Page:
At the Total Lung Care Center, we ensure that each and every lung cancer patient is provided with individualized, comprehensive, cutting-edge care, from screening through survivorship.
Our multidisciplinary team of experts is dedicated to achieving the best outcomes. We utilize comprehensive diagnostic procedures and advanced treatment technologies, all while providing a wide range of supportive services. From our innovative lung cancer screening program to personalized follow-up care, the Total Lung Care Center team is committed to meeting your unique physical and emotional needs.
Lung cancer is one of the most common cancers in the US and has historically had the highest cancer mortality rates in both men and women. Our online Learning Center has up-to-date, evidence-based information about numerous topics related to lung cancer, including diagnostic tests, treatment options, managing treatment side effects, and more.
These resources are not a substitute for the guidance of your physician but can help you learn more about lung cancer and what to expect during treatment.
Most people with lung cancer do not have symptoms until the disease is in its later stages. Symptoms may include:
- a cough that doesn't go away and gets worse over time
- constant chest pain
- shortness of breath or wheezing
- frequent lung infections, such as bronchitis or pneumonia
- coughing up blood
- weight Loss
- loss of appetite
If you are experiencing any of these symptoms, it is important to discuss them with your primary care physician.
Smoking is the leading risk factor for lung cancer, and according to the American Cancer Society, 80% of lung cancer deaths are in those who had a significant smoking history. The longer you smoke and the more packs a day you smoke, the greater your risk. Secondhand smoke exposure also increases your risk for developing lung cancer.
Other risk factors can include:
- older age
- radon exposure
- asbestos exposure
- carcinogen exposure
- air pollution
- history of chest radiation for a previous cancer
Lung cancer is the leading cause of cancer deaths in both men and women - therefore, detecting lung cancers in their earliest, most treatable stages is essential.
- Early stage lung cancer usually does not have symptoms, so lung screening is recommended for those with a high risk of lung cancer. You qualify for lung cancer screening if you:
- are between the ages of 55 and 80
- have at least a 30-pack year smoking history
- currently smoke or quit within the past 15 years
Key Facts About Lung Cancer Screening
- Lung cancer screenings consist of a low-dose CT scan that utilizes less than 25% of the radiation in a standard CT scan.
- The procedure takes less than 30 minutes and is covered for those at high risk by private insurances, Medicare, and Medicaid.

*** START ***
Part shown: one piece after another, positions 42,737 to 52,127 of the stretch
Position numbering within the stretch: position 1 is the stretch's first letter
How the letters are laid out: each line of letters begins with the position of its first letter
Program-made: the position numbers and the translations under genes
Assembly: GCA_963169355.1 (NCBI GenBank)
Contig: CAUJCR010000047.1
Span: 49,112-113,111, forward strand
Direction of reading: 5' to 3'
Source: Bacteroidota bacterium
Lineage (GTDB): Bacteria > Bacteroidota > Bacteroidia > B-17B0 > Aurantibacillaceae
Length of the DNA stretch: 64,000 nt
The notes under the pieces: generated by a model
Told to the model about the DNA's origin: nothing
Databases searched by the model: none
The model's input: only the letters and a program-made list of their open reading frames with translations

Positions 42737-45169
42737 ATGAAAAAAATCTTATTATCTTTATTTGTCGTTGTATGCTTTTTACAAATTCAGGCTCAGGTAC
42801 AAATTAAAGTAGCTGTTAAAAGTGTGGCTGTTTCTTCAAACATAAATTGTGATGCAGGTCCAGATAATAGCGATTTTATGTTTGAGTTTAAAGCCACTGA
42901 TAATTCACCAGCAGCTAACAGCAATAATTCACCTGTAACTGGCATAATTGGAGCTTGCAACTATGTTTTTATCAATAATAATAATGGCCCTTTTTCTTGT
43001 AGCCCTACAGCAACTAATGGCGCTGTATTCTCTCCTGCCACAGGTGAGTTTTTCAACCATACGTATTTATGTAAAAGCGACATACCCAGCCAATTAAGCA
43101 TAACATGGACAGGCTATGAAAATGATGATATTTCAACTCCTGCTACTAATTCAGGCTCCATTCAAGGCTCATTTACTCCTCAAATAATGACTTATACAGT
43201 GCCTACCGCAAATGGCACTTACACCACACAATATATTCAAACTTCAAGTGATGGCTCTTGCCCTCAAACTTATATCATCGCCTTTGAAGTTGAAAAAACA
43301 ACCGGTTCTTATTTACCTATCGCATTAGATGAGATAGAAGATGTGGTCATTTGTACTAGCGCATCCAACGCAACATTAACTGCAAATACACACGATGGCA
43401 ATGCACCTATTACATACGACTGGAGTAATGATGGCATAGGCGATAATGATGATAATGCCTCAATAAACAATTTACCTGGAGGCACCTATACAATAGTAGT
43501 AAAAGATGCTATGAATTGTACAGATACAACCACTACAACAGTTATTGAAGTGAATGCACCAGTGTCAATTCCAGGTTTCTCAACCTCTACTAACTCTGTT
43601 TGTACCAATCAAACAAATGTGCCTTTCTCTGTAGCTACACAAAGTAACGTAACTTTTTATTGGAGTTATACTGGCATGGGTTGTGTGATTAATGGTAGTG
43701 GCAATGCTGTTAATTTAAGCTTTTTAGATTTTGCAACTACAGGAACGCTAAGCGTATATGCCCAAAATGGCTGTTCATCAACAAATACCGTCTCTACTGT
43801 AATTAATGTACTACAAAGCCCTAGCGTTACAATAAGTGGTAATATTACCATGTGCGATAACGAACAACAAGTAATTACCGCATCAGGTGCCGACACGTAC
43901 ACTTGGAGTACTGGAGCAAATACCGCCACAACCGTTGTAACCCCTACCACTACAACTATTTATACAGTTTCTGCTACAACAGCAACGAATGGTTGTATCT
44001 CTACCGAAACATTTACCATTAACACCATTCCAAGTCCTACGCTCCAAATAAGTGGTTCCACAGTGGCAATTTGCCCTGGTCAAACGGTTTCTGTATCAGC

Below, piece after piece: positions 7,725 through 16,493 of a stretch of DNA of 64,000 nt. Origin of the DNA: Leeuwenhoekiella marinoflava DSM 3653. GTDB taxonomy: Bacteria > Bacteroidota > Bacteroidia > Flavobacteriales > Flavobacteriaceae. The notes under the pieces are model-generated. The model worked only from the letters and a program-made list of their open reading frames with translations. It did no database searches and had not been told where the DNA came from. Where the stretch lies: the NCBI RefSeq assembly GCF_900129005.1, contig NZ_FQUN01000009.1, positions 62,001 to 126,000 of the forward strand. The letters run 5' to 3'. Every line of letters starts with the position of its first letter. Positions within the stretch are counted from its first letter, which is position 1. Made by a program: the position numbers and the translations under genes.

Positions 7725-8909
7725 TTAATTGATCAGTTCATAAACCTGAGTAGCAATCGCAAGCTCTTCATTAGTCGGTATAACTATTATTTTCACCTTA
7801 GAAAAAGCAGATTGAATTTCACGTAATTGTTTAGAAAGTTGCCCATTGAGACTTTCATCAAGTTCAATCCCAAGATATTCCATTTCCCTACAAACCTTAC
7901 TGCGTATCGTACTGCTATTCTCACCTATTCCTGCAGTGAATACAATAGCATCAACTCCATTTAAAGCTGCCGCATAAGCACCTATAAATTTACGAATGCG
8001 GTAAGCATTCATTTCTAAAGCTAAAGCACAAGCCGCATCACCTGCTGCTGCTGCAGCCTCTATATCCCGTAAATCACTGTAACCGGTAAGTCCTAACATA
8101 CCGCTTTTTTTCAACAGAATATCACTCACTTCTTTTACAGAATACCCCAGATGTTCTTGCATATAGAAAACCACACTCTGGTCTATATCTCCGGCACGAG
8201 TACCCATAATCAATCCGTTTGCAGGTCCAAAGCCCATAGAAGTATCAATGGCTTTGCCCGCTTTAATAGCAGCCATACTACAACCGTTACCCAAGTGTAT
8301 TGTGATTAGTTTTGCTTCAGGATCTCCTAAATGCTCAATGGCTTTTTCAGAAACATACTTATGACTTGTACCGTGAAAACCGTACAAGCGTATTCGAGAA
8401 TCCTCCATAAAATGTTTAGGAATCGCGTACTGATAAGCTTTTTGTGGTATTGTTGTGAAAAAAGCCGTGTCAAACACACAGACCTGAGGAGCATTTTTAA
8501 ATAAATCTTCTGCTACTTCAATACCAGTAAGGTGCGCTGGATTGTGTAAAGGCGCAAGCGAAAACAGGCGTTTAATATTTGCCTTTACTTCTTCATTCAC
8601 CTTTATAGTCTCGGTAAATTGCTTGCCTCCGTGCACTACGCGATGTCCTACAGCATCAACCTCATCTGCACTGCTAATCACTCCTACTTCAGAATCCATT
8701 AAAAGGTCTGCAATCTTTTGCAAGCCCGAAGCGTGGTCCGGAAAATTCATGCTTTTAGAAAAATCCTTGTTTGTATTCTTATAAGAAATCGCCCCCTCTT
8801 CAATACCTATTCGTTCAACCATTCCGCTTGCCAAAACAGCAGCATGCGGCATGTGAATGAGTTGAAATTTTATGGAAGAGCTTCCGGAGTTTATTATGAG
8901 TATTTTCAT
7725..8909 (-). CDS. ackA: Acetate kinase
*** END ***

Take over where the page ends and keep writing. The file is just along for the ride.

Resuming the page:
If you meet the above criteria, please call your primary care physician to discuss having a lung screening exam ordered at Middlesex Health.
There are several diagnostic tests available for lung cancer.
- Chest Radiograph: An imaging test that uses small amounts of radiation to produce pictures of the chest. These images are used to look for abnormalities or diseases of the airways, blood vessels, heart, and lungs.
- Chest CT Scan: A Chest CT is similar to a chest radiograph, but it produces more detailed pictures of the organs and tissues of the chest. If an abnormality is seen on a chest radiograph, your doctor will likely perform a Chest CT.
- Pulmonary Function Tests: A group of tests that measure how well your lungs work. These will measure how well you’re able to breathe and how effective your lungs are in bringing oxygen to the rest of the body.
- Lung Biopsy: A tissue sampling biopsy is required to confirm the presence of lung cancer. Your doctor - either a pulmonologist or interventional radiologist - will remove a small amount of tissue from your lungs and examine it to check for abnormal and cancerous cells. There are a number of factors that determine how the tissue sample is collected, including:
- the location of the lung abnormality
- your baseline lung function
- your other risk factors
- PET Scan: This imagining scan of the entire body is used to determine if cancer has spread beyond the lungs. PET scans can sometimes detect disease before it shows up on other imaging tests but usually takes place after your lung cancer diagnosis has been confirmed by your biopsy.
- Brain MRI: This is the gold standard test to rule out spread of lung cancer to the brain. A contrast material is injected into a vein before imaging scans of the brain are taken.
The evidence-based treatment plan your doctors choose is based on a number of factors: type of cancer, grade and stage of the cancer, your overall health, and your treatment preferences.
Surgery is the cornerstone of therapy for early-stage lung cancers. There are several surgical techniques - including da Vinci® Robot-Assisted Thoracic Surgery - that may be utilized to treat and cure lung cancer. A thoracic surgeon will evaluate the appropriateness of surgery and the most effective methodology based on an individual’s tumor location, baseline lung function, and comorbidities.
Chemotherapy for lung cancer involves the use of medications to shrink or kill cancerous cells.
The board-certified medical oncologists, nurses, and technicians at Connecticut Oncology Group provide the most effective, advanced care with warm, personal attention and support for patients and their families. Your medical oncology team will work closely with your other providers and help provide access to clinical trials.
Radiation oncology is the highly-controlled use of radiation to cure or treat symptoms your cancer.